On Procastination

Note: I wrote this piece several months ago, before I had a regular, full-time job.

I have, at various points in my life, struggled with procrastination; the ‘ehh, I’ll get to it’ shuffle of dealing with things later, maybe, someday. My todo has those lingering immortals, those tasks that have been staring at me for weeks that I keep putting off.

During my college career it was a horrendous problem, but nowadays it’s ebbed until -at its worst- it’s simply something that will ambush an unwary afternoon if I’m not careful.

I have so much I want to do and in most cases the next step is clear; yet sometimes it’s simply easier not to do the worthwhile things. I used to write off this behavior as an artifact of related to being tasked with scholastic busy-work that didn’t mean anything to me. But, it’s not just that; that’s an excuse that doesn’t hold up under scrutiny. I also delay some of the important work, the essential work; the work that I claim means so much to me.

Lauren and my schedules work like this; every day, she takes Ellie for three hours so I can work uninterrupted in the morning and then I take Ellie three hours in the afternoon so she can do the same. We snatch at other moments amidst naps, after bedtime, and when our daughter is otherwise preoccupied. Since demoing this schedule, it’s served is an incredibly productive arrangement; the clock ticking sprint of knowing that a three hour block is literally all you’re guaranteed focuses me and gets me moving with a minimum amount of fuss. Today however I floundered; caught up on Rick and Morty, poked around on Reddit, and played some Sonic Spinball. And there is no procrastination so terrible as morning, first-thing procrastination.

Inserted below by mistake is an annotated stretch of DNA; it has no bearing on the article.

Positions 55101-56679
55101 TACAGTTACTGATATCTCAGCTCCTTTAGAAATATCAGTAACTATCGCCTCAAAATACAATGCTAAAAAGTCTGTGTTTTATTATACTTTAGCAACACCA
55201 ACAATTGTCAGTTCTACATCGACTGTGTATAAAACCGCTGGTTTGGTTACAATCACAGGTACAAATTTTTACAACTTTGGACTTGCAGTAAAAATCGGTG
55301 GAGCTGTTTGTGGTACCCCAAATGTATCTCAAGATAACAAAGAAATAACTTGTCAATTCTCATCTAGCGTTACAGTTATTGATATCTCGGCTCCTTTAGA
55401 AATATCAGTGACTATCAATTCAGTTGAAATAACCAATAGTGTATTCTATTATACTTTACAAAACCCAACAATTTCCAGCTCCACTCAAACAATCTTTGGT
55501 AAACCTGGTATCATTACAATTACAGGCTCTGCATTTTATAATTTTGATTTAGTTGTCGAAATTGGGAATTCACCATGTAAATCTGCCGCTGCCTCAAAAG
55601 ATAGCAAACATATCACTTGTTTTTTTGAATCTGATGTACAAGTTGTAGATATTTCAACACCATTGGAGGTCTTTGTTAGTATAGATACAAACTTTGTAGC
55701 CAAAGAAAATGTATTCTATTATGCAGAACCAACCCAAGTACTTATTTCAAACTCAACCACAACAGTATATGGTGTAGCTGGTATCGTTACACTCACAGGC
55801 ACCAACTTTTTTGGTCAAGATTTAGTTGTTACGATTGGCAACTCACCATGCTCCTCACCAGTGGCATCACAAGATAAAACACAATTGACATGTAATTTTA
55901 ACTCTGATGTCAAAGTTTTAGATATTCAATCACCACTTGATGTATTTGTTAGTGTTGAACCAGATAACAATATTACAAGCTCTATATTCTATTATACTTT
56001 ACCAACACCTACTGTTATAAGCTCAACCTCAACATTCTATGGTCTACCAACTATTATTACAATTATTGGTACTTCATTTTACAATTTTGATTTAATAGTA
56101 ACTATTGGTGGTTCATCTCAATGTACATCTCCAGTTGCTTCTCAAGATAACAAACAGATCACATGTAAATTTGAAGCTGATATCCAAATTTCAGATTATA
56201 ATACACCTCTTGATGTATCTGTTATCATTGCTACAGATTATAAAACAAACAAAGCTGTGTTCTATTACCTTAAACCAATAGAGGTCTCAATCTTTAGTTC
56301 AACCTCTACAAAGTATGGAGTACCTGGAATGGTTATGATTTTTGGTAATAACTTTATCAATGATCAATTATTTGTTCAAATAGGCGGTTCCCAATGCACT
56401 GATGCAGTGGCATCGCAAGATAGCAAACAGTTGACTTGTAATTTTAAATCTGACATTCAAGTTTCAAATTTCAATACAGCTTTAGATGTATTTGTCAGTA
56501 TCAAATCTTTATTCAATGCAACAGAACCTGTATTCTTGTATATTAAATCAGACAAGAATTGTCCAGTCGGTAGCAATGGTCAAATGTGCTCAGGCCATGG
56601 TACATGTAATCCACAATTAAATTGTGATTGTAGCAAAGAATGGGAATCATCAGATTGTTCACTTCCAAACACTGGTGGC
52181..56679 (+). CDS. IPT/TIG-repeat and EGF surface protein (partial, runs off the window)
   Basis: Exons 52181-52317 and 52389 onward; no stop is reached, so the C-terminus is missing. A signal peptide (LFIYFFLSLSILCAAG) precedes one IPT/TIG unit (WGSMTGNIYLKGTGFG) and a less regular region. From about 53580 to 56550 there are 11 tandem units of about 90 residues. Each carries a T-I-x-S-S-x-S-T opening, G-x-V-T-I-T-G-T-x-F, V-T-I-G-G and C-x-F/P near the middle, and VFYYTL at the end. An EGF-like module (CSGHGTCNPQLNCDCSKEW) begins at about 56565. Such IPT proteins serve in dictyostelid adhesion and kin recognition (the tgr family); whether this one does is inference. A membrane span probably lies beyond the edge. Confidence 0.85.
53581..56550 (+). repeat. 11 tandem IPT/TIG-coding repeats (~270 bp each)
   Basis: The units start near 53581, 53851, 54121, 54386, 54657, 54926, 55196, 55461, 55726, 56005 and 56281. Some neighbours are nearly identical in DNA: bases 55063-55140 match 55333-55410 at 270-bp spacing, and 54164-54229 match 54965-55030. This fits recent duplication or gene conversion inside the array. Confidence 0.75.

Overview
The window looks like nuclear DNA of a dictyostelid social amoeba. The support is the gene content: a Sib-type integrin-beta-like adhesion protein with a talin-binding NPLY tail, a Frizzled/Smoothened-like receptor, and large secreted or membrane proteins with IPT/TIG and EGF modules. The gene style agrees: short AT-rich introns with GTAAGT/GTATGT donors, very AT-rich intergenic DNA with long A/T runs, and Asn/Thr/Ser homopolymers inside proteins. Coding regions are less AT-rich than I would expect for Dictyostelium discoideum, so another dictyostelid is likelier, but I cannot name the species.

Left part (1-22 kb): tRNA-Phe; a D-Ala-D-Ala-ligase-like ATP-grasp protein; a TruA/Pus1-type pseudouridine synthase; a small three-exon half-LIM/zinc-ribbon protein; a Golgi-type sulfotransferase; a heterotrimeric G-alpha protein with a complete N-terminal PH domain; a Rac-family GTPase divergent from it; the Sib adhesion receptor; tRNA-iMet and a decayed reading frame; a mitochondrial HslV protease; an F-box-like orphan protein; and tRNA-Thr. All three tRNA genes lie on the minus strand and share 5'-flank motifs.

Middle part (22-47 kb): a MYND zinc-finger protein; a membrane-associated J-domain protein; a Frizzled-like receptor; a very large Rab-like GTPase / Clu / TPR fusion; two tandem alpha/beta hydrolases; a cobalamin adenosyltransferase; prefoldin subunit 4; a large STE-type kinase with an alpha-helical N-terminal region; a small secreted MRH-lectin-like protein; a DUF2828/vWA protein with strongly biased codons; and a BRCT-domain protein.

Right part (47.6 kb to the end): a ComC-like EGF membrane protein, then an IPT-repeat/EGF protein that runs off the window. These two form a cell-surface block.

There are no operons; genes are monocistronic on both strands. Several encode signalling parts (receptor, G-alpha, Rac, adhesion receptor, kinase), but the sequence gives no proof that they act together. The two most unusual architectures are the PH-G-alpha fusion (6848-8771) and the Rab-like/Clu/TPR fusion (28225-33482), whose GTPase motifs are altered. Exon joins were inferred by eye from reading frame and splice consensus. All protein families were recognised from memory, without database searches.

More to the point, there is nothing so dangerous about procrastination as the desire to obscure it. For now, the reality that I work for myself full-time makes it seductive to greet the world as unflappable cheerleader-booster of my own output. And as a creative it’s so simple to lie about your progress in a project, about the hours you actually put in. Which is why I’m writing this, to be honest with myself that I don’t always do the things I said I was going to.

The greatest (and stupidest) trick I know is this: when procrastinating on writing, I delude myself that I don’t actually have to write, I just need to sit in front of the computer with the word processor open without distraction. If I can get myself into the position and situation where the work will happen usually dumb habit takes over and I just start doing it anyway without any more need to compel myself. It’s like walking; I don’t consciously think about every step I take, I just focus on the destination, make sure there’s nothing on the floor that’s going to trip me and my feet know enough to do the rest.

As a matter of fact, using this trick is how I wrote this essay. I fear it’s not my best, but it’s better than my hypothetical best: it’s done.

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